**K.E. Schmidt
Department of Physics and Astronomy
Arizona State University
Tempe, AZ 85287
**

The potentials in free space with the boundary conditions that
the only sources of radiation are
and (i.e. no incoming
waves from infinity) in the Lorentz gauge are

(,t)
| = |
d^{ 3}r'dt'(t' - [t - c^{ - 1}| - |])
| |

(,t)
| = |
d^{ 3}r'dt'(t' - [t - c^{ - 1}| - |]) .
| (1) |

The charge and current densities of a point charge *q* at position
_{0}(*t*) are

(,t)
| = |
q( - _{0}(t))
| |

(,t)
| = |
q( - _{0}(t)) q(t)( - _{0}(t)) .
| (2) |

Plugging in the charge and current densities, the
integral
can be done immediately to give

(,t)
| = |
dt'(t' - [t - c^{ - 1}| - |])
| |

(,t)
| = |
qdt'(t' - [t - c^{ - 1}| - |]) .
| (3) |

The delta function integral is given in the usual way by changing variables
to its argument
in the region of the zeroes of its argument. For example
if *x*_{0} is the only
zero of *f* (*x*) in the range of integration, then

dx(f (x)) = .
| (4) |

(,t)
| = | ||

(,t)
| = | (5) |

t_{ret} = t - c^{ - 1}| - _{0}(t_{ret})| .
| (6) |

It simplifies the notation (although the first two hide some
of the dependencies)
to write

(t)
| = |
- _{0}(t)
| |

_{ret}
| = |
f (t_{ret})
| |

= | (7) |

(,t) = _{ret}
| |||

(,t) = _{ret}
| (8) |

= |
x
| ||

= | - - . | (9) |

Expanding the equation for the retarded time keeping constant gives the differential as

dt_{ret} = dt + [ ]_{ret}dt_{ret}
| (10) |

= _{ret}
| (11) |

dt_{ret} = - _{ret} + t_{ret}
| (12) |

= - _{ret}
| (13) |

The chain rule gives

_{ret}
| = |
_{ret}_{ret}
| |

_{ret}
| = |
_{ret} - _{ret}_{ret}
| (14) |

Applying this to the time derivative of the vector potential

= q_{ret}
| (15) |

= q_{ret}
| (16) |

= q_{ret} - _{ret}
| (17) |

x [( - ) x ] = ( - ) - (1 - )
| (18) |

= q_{ret} + _{ret}
| (19) |

The curl of the vector potential is calculated the same way,

x
| = |
- q_{ret} - _{ret}
| |

= |
- q_{ret} - _{ret}
| (20) |

= [ x ] _{ret}
| (21) |

dE
| = |
( x )dtd
| |

= |
dtd .
| (22) |

Generally we are not interested in the energy detected by an observer
in time interval *dt* far from our charge. Rather we are interested
in the amount of energy the particle loses to radiation in a particular
direction during a change in the particles time. That is, we want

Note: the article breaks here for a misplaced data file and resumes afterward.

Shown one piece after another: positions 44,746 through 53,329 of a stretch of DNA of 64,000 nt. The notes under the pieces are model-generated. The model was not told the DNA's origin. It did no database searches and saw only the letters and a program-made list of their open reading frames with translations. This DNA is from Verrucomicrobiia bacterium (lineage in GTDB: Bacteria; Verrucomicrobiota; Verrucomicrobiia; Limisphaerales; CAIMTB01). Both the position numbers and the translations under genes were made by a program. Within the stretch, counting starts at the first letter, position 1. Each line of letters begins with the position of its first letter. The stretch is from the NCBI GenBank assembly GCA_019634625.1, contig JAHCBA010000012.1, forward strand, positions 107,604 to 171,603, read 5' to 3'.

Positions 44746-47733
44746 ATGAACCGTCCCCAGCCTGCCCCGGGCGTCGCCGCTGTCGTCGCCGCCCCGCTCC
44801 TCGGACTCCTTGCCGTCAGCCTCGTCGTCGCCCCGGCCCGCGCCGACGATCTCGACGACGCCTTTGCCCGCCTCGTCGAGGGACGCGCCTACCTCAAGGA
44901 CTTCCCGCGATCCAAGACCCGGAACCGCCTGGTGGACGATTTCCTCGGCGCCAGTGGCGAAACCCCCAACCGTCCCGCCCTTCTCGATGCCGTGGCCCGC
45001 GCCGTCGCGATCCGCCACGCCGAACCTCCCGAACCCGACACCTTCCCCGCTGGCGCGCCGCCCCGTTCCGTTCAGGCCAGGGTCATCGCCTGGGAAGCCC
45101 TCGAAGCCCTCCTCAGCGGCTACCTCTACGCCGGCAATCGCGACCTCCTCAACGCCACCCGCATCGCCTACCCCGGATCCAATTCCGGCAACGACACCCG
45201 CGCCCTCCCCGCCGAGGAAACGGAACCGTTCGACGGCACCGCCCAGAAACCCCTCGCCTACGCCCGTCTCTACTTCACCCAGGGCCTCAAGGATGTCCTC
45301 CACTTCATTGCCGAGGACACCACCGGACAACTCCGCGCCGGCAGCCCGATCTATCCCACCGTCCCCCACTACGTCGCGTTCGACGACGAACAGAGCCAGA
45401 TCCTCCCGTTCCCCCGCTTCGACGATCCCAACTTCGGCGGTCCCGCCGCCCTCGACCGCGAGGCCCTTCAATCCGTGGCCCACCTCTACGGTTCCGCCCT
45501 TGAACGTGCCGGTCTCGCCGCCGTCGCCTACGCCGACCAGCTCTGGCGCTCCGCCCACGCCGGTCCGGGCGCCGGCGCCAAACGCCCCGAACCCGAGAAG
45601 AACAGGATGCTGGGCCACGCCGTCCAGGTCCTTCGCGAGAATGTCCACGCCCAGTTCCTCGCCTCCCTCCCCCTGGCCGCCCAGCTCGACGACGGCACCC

*dE*/*dt*_{particle} not *dE*/*dt* , and since the particle is evaluated
at the retarded time, the power radiated into solid angle *d*
by the particle is then

= | . | (23) |

The cross product can be expanded to give

| x [( - ) x ]|^{2} = ()^{2}(1 + ) - ( )^{2} - 2()^{2} + 2 - ( )^{2} - ( [ x ])^{2}
| (24) |

Taking the *z* axis along , the integrations
are trivial and
the integrals needed to find the total power radiated are
of the form

dx
| = | ||

dx
| = | ||

dx
| = | (25) |

d
| = | 1 + ) | |

d
| = | ||

d
| = | ||

d
| = | . | (26) |

Adding the results together gives

P
| = | ||

= | |||

= | (27) |

Taking the nonrelativistic limit where 1 , the angular
distribution and the total power radiated are the Larmor results

= |
| x |^{2}
| ||

P
| = |
||^{2} .
| (28) |

It is considerably easier to derive these results from the
potentials by taking their nonrelativistic limit first and dropping
the velocity dependent terms in the derivatives.
Taking the curl will give the magnetic induction. Since derivatives
of *R* will give terms that go like 1/*r*^{ 2} etc., they will not contribute
to the radiation field. Derivatives of *R* with respect to *t*_{ret}
will give terms higher order in the velocity, and these can be dropped
in the nonrelativistic limit. The only term that survives is the derivative
of the velocity in the numerator of
with respect to *t*_{ret}
and the gradient of
*ct*_{ret} gives
- . The
radiation field for nonrelativistic motion is therefore

( ,t) - .
| (29) |

= |( ,t)|^{2} = | x |^{2}
| (30) |